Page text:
An abandoned, soft-sided cooler, containing merely bottled water and books, caused Times Square to be evacuated today. The cooler was discovered on a pedestrian mall outside of the Marriott Marquis Hotel at 46th Street and Broadway at around 1:15 p.m. Police cordoned off the area, told hotel guests and office workers to remain inside, and yelled “Get back, get back” at onlookers and approaching passersby while bomb-sniffing dogs examined the area. It was determined to be a false alarm at a little after 2 p.m.

Nerves are still rattled, and media interest is still high, in the aftermath of the failed car bomb attempt in Times Square a week ago; in fact, this latest excitement occurred less than three blocks away. Whereas the police receive 80 to 100 reports of suspicious packages on any given day that number is up 30% over the past week. If anything, these terrorist scares provide convenient platforms for politicians to advance their political agendas; or, more precisely, cries for security funding.

Mayor Bloomberg, while admirably and confidently on the scene during last week’s commotion in Times Square, is using the recent anxiety to advance his pet project:  LMSI.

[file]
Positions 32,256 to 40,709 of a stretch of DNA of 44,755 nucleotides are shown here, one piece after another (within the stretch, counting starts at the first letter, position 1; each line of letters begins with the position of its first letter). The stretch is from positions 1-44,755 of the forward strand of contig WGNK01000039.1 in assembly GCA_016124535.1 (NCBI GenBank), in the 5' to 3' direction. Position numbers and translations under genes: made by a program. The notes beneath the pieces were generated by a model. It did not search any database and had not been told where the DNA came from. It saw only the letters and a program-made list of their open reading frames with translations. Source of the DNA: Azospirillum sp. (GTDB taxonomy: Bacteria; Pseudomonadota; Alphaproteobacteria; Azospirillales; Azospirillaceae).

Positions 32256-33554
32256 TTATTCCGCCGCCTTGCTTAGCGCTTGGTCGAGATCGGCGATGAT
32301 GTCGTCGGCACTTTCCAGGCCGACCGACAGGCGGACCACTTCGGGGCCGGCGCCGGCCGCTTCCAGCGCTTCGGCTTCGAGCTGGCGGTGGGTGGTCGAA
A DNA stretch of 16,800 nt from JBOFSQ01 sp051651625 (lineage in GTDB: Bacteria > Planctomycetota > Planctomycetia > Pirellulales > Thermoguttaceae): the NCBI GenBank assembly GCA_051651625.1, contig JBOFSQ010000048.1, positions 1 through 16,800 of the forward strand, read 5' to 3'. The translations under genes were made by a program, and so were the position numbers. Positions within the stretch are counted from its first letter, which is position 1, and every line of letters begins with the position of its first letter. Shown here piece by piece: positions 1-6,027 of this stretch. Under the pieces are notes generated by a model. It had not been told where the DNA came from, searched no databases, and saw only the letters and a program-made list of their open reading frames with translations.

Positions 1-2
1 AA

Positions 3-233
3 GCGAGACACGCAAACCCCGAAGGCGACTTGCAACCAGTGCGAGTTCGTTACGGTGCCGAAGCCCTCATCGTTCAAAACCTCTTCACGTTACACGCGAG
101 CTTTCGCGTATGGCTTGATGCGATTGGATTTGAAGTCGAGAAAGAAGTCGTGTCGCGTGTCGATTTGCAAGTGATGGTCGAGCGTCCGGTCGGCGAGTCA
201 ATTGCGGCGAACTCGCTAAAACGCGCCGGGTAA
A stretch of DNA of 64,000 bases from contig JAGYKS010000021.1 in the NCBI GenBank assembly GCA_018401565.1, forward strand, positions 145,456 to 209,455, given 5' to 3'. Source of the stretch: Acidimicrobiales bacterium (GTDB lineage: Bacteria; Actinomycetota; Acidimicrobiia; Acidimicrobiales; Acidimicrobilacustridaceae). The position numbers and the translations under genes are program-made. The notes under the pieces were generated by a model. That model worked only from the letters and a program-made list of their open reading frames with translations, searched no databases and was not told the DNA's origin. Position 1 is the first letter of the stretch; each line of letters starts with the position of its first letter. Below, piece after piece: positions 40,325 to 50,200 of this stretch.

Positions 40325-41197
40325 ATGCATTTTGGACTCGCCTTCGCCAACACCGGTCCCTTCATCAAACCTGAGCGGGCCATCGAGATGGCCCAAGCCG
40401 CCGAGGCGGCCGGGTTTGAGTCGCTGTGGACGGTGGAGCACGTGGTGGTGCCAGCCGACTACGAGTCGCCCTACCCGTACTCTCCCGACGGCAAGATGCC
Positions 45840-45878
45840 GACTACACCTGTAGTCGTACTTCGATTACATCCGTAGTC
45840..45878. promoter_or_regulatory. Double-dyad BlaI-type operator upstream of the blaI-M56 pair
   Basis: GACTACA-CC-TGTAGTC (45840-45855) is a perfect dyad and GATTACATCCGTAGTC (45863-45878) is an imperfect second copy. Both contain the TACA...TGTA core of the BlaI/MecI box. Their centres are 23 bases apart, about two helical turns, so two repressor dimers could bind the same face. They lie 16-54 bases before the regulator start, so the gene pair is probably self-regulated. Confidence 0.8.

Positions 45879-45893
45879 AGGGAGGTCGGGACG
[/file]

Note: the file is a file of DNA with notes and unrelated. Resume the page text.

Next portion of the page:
[Bloomberg is pushing  for] the expansion of his prized Lower Manhattan Security Initiative (LMSI), a phalanx of post-9/11 surveillance equipment implemented in 2007. Back in October, 2009 [before the “underwear bomber” and the tinted-glass SUV found parked in Times Square last New Year’s Eve], Bloomberg announced he had set aside $110 million to expand the LMSI into midtown. A network of security cameras and license plate readers would studiously “record and track every vehicle moving between 34th and 59th Streets, river to river.” The Awl

Only in the city’s most popular, hence, most crowded places do the like of a Faisal Shahzad and such garbage rear their ugly heads; and, whether or not they fail, they succeed in increasing the demand for an expensive supply of security: a drain to our wallets and to our freedoms. Indeed, many of our elected officials are famous for having vested interests in security, especially high-tech security.

However, surveillance cameras have rarely, if ever, prevented a terrorist strike or aided in the apprehension of terrorist suspects; the nitty-gritty work of police and vigilance of average citizens were usually responsible for most terrorists’ undoing (as was the case in Times Square last week); in many of these situations, I could bet that the surveillance cameras were on the fritz.